My second bit of advice is: write as many books as you can.  The more books you have published, the more you’ll get your name and work out there.  Be as prolific as you can.  Publish short stories if possible.  Whatever you need to do to make a good impression on the literary world, especially if you hope to one day make this your career.

6. Are there any authors that influenced the way you write?

I’d like to think that in a way, every author I read inspires and influences me in some way.  So many ideas have come to me while reading other books.  With that being said, there are a handful who stand out.  Sharon Shinn, Maria V. Snyder, Sherwood Smith and Ilona Andrews are some authors I’ve particularly enjoyed.  I have even come up with new ideas for my own books after reading theirs.  For example, one of the worlds Sharon Shinn created has inspired the setting for a work in progress, and Sherwood Smith’s Crown and Court Duel duology has inspired me to write my own action adventure with a dash of intrigue.

7. How long have you been writing?

I have been writing seriously for eight years now.  When I was younger, middle school age, I wrote poetry, though I’d probably be mortified should anyone stumble upon it now.  I was more interested in rhyming the words than giving them much depth at the time.

8. If you could meet any author dead or alive who would it be?

I would say any of the ones I mentioned above would be a thrill to meet.  I also wouldn’t mind meeting J.K. Rowling, especially since she has done such a fabulous job building the world for Harry Potter and writes in a genre similar to my own.

9. What inspired you to start writing?

Having read so many of the ancient Celtic and Norse sagas and myths in college, and spending so much time delving into the symbolism and history of them all helped develop my love of weaving my own stories.  And to be honest, I think I’ve always had that desire in me, it just took me some time to realize that creating stories and new worlds was what I truly wanted to do with my life.  I distinctly remember standing in my living room apartment in college and realizing that if I never wrote any of my stories down then no one would ever get to read them.  That’s when I decided it was time to give writing a serious try.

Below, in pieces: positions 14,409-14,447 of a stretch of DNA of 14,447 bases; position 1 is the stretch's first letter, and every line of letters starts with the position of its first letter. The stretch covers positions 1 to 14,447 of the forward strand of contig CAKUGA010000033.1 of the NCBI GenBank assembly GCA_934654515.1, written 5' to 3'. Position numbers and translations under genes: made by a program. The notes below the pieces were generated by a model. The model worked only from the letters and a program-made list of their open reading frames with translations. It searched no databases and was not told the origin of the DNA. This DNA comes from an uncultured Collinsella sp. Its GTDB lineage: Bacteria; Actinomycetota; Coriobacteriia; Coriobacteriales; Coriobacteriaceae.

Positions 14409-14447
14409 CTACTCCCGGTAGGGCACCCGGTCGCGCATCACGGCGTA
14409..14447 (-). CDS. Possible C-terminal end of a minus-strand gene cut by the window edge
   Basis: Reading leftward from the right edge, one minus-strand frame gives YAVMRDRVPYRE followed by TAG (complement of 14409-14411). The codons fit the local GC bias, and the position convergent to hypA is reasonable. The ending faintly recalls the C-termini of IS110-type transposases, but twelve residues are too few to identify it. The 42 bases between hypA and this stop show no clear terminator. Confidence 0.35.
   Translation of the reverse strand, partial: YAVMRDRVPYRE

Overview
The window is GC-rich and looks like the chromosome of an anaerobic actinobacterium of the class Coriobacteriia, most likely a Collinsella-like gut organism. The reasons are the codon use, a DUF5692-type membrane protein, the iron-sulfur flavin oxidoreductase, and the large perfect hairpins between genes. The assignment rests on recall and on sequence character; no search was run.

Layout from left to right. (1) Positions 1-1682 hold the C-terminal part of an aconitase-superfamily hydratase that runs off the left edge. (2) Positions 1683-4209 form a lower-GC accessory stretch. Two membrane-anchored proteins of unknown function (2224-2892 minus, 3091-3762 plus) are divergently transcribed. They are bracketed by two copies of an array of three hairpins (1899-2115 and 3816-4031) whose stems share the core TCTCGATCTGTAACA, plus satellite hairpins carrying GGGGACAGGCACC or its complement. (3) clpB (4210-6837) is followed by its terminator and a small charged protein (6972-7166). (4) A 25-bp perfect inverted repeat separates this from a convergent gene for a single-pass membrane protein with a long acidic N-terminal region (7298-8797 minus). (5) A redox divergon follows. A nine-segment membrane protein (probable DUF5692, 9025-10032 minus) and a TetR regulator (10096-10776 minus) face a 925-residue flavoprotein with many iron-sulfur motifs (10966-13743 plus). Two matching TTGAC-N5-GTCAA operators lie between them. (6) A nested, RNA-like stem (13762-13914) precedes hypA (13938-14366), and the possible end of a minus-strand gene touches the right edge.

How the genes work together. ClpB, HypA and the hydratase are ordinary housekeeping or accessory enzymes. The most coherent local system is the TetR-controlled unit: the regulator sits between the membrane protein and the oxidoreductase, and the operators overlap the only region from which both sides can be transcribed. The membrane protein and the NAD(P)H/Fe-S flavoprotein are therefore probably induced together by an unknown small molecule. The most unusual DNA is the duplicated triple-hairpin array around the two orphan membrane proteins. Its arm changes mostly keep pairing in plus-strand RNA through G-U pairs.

10. What inspired you to become a YA and NA author?

I started out writing for middle graders, but I think that as I grew with my writing, I felt the urge to write for a more mature audience.  Don’t get me wrong, I have plenty of ideas for a variety of books for all ages.  I simply needed a change of pace and I wasn’t quite ready to write for adults yet so I went with YA/NA.  Also, my characters in the Otherworld series just happened to be at that high school/college age.

11. What do you feel is an important part of any great YA book?

I think having characters the reader can care about and relate to makes a big difference.  I remember what it was like to be in high school, struggling to fit in and figure out who I was, and also learning to be happy with that person.  Being able to escape into someone else’s world, especially if their world is much more interesting than your own, and discovering that they have the same problems and struggles as the rest of us, brings some amount of camaraderie and comfort even.  And let’s face it, getting away from reality every now and then is good for everyone.

12. What is your favorite part of being an Author and Writer?

May I mention two things?  First and foremost, discovering and developing the story and the characters.  I love that moment when a new idea comes to me or when a secondary character does something that makes me stop and pay attention.  Writing is a journey and it is so much fun to get to know my characters along the way.

Another favorite part of being an author is interacting with my readers.  I still find it hard to believe that there are people out there who have read and enjoyed my books enough to reach out and let me know.  I love getting feedback and seeing my books from their point of view.

13. How do you think the writing for YA novels have changed through the years? And was it for the better?

Before deciding to write YA, I never really read much in the genre.  What I can say is that before the fantasy and paranormal genres really took off, the novels for teens seemed more rooted in realistic fiction.  Then again, that might be because the YA novels I read in the past were required reading for school.  I’ve also noticed that YA novels have become a little more advanced over the years.  I’ve read many a review and spoken to quite a few readers my age and older who have said these novels are no longer just enjoyable for teens to read, but for adults as well.  I think that authors in this genre are doing a better job either making sure to include as wide an audience as possible, or are realizing that young adults are more mature than we’ve been giving them credit for.